A Week of Prayer for Christian Unity has been organized for 2007. Jointly prepared since 1968 by Faith and Order of the World Council of Churches (WCC) and the Roman Catholic Church, the Week of Prayer for Christian Unity is traditionally celebrated Jan. 18-25 or, in the Southern hemisphere, on other dates.
With the theme set as “Breaking the Silence” and focusing on the verse “He even makes the deaf to hear and the mute to speak” (Mk 7:37), the Week of Prayer for Christian Unity in 2007 calls Christians to express their growing unity both by "breaking the silence" and by joining together in responding to human suffering.
This year's Week of Prayer has its origins in the experience of Christian communities in the South African region of Umlazi, near Durban – a region deeply affected by unemployment and poverty – but most of all by HIV/AIDS. It is estimated that 50 percent of the residents of Umlazi are infected with the virus.
The theme of "Breaking the Silence" challenges cultural norms wherever matters relating to sexuality are "not to be spoken about".
In Zulu, the term ubunqunu, which literally "nakedness," indicates that these matters are taboo – and this reluctance to break the silence is costing lives. For the churches in Umlazi carrying out their ministry under these circumstances, the "visible unity of all Christians" is far more than a theological concept.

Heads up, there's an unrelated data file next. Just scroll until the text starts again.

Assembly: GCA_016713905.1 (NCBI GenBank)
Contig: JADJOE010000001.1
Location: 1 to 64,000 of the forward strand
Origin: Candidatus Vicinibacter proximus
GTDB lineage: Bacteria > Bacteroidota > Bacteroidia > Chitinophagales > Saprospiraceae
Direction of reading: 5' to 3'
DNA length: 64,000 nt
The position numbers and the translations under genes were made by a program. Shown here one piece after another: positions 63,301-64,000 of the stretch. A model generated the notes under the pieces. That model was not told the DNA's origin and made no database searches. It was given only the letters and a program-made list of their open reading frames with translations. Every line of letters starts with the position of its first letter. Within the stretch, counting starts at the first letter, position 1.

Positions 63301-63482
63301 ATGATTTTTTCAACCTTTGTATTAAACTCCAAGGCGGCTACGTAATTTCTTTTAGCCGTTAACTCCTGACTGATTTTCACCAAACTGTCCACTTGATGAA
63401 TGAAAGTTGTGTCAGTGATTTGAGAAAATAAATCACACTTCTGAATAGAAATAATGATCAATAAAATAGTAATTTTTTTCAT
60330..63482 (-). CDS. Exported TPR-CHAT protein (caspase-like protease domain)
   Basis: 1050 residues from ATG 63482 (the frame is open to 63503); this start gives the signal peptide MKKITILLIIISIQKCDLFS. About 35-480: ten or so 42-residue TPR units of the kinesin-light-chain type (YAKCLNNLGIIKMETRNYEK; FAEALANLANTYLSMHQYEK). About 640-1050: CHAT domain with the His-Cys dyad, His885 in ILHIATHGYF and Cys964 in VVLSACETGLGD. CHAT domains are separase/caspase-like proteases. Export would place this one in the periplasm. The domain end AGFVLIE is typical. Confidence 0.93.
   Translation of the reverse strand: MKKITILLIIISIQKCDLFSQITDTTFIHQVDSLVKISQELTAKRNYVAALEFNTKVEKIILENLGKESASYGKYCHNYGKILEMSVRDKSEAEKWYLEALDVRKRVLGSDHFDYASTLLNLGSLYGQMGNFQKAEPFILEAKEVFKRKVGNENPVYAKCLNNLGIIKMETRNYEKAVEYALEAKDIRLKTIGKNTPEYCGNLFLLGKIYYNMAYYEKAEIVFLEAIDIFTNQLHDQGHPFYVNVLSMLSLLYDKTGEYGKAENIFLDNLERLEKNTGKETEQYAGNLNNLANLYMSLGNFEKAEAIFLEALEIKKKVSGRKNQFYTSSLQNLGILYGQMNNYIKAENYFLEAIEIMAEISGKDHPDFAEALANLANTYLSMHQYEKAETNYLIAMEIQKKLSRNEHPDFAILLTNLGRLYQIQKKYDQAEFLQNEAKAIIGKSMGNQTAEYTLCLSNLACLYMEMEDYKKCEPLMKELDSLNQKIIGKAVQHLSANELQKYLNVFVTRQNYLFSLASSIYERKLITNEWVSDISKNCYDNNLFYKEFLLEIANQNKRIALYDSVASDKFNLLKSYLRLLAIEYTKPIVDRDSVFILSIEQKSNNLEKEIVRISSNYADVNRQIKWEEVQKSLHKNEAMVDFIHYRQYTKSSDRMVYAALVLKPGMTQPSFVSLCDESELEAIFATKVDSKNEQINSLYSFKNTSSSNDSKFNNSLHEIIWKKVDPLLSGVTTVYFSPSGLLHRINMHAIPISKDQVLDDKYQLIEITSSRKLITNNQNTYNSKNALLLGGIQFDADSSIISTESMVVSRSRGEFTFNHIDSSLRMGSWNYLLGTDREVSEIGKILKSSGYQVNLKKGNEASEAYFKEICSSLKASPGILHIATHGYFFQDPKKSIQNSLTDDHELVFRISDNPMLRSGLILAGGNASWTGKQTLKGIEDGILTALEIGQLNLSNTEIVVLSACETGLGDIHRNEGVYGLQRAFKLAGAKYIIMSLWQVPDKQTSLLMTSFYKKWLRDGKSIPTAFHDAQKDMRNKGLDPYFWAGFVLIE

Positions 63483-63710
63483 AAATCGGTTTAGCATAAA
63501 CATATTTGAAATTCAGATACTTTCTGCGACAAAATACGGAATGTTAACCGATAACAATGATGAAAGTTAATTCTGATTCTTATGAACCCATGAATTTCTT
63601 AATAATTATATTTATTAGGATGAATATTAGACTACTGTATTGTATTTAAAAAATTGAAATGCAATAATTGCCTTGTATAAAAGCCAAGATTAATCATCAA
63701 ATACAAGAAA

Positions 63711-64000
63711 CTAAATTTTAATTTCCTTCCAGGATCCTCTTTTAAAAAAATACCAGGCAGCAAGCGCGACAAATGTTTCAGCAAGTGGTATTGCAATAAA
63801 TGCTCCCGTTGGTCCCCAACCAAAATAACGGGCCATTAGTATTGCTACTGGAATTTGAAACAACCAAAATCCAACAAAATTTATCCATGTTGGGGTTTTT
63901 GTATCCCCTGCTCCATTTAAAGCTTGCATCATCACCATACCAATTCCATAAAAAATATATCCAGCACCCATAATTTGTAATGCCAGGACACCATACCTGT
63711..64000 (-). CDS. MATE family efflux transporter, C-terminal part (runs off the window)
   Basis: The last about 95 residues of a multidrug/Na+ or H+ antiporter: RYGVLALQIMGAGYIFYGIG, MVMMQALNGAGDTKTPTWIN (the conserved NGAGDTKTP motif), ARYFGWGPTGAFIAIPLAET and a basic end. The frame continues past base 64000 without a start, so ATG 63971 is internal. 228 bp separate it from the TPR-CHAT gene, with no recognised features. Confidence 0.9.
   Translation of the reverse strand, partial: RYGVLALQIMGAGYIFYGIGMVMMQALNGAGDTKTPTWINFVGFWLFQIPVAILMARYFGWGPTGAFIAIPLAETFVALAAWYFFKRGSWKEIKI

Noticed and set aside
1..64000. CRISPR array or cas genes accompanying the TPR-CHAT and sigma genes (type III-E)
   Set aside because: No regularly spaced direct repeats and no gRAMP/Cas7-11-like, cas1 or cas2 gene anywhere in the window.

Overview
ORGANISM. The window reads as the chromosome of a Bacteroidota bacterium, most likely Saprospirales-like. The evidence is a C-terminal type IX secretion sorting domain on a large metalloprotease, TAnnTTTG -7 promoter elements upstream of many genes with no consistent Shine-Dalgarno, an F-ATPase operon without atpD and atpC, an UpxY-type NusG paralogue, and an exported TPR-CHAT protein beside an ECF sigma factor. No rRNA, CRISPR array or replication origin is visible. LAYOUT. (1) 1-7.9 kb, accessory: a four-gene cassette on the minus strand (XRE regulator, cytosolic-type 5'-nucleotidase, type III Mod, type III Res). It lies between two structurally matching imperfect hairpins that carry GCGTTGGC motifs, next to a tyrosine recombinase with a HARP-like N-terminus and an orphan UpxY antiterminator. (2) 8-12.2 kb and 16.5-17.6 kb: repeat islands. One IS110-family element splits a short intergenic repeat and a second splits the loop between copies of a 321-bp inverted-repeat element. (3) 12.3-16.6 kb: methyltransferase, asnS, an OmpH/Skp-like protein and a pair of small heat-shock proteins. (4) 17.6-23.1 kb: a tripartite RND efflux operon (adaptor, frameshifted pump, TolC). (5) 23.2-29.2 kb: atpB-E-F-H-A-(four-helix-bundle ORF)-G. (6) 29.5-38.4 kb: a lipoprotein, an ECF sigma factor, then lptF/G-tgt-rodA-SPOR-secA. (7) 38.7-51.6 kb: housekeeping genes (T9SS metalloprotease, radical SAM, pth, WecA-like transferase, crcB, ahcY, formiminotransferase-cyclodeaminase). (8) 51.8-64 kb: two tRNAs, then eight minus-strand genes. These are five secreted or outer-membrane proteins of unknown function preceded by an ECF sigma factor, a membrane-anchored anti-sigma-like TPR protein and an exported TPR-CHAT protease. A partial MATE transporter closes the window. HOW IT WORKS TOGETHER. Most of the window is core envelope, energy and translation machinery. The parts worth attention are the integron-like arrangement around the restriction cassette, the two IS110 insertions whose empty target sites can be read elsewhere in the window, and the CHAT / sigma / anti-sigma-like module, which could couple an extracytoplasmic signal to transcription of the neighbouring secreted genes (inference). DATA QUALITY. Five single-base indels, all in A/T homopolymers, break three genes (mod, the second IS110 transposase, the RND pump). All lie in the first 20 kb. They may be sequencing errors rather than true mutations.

“The churches can be and do become agents of healing only when they themselves are healed, when they are truly the one body of Christ,” the WCC testified.
The human suffering caused by the HIV/AIDS pandemic and other dehumanizing forces threatens to overwhelm the divided churches.
“Christians and churches can, however, break the silence, speaking out with a single voice and reaching out as a single body, acting with compassion and in unity,” a WCC press release stated.
Week of Prayer resources include an introduction to the theme; a suggested ecumenical worship service that local churches are encouraged to adapt for their own particular liturgical, social and cultural contexts; biblical reflections and prayers for the "eight days"; and additional prayers from, and an overview of, the ecumenical situation in the particular country which has prepared the material – in this case, South-Africa.